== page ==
He did not hesitate to persecute those whom he disliked. Early in his career Owen used his influence at the Zoological Society to blackball a young man named Robert Grant whose only crime was to have shown promise as a fellow anatomist. Grant was astonished to discover that he was suddenly denied access to the anatomical specimens he needed to conduct his research. Unable to pursue his work, he sank into an understandably dispirited obscurity.
But no one suffered more from Owen's unkindly attentions than the hapless and increasingly tragic Gideon Mantell. After losing his wife, his children, his medical practice, and most of his fossil collection, Mantell moved to London.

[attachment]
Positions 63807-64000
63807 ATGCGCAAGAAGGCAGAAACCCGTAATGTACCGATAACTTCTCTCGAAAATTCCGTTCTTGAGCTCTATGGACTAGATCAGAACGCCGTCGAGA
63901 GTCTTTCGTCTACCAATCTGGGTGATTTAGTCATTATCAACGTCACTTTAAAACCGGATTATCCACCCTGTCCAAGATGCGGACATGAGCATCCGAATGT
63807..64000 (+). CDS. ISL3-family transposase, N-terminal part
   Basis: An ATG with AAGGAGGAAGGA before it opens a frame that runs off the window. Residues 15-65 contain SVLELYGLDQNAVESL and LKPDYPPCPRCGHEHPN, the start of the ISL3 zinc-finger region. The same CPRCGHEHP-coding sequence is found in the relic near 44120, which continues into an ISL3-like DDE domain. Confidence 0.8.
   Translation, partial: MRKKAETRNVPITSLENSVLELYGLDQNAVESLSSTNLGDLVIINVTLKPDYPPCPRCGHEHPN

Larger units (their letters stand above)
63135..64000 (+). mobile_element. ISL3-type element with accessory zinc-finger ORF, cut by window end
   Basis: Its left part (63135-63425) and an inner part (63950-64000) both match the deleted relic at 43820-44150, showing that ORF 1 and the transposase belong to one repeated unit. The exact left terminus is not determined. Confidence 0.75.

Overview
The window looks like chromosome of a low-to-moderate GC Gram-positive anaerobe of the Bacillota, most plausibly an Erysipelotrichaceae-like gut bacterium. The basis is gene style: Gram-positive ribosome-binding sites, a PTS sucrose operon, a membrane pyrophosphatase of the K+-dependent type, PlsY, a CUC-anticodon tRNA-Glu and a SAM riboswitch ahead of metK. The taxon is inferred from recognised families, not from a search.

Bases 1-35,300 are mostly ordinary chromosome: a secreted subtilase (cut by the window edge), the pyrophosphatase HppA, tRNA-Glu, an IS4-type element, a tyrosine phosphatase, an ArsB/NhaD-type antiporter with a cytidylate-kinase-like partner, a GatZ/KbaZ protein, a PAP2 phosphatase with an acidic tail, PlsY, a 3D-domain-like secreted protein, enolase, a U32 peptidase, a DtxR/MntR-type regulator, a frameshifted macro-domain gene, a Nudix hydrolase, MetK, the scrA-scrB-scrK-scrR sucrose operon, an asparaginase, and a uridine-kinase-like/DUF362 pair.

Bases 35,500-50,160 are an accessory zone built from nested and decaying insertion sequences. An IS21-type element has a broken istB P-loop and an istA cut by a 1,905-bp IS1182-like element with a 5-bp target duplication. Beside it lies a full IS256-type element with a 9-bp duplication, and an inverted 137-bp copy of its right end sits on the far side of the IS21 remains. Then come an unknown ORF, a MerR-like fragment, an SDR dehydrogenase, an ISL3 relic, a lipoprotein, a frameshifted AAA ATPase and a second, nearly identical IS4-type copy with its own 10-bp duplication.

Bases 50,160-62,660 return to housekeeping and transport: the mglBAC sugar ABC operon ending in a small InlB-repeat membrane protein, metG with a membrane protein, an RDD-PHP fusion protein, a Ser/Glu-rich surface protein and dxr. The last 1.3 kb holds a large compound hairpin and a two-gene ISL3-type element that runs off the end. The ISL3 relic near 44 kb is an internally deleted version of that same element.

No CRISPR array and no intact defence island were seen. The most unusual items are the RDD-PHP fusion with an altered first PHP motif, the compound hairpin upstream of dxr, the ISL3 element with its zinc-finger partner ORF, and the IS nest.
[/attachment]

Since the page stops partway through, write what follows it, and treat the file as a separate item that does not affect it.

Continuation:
There in 1841—the fateful year in which Owen would achieve his greatest glory for naming and identifying the dinosaurs—Mantell was involved in a terrible accident. While crossing Clapham Common in a carriage, he somehow fell from his seat, grew entangled in the reins, and was dragged at a gallop over rough ground by the panicked horses. The accident left him bent, crippled, and in chronic pain, with a spine damaged beyond repair.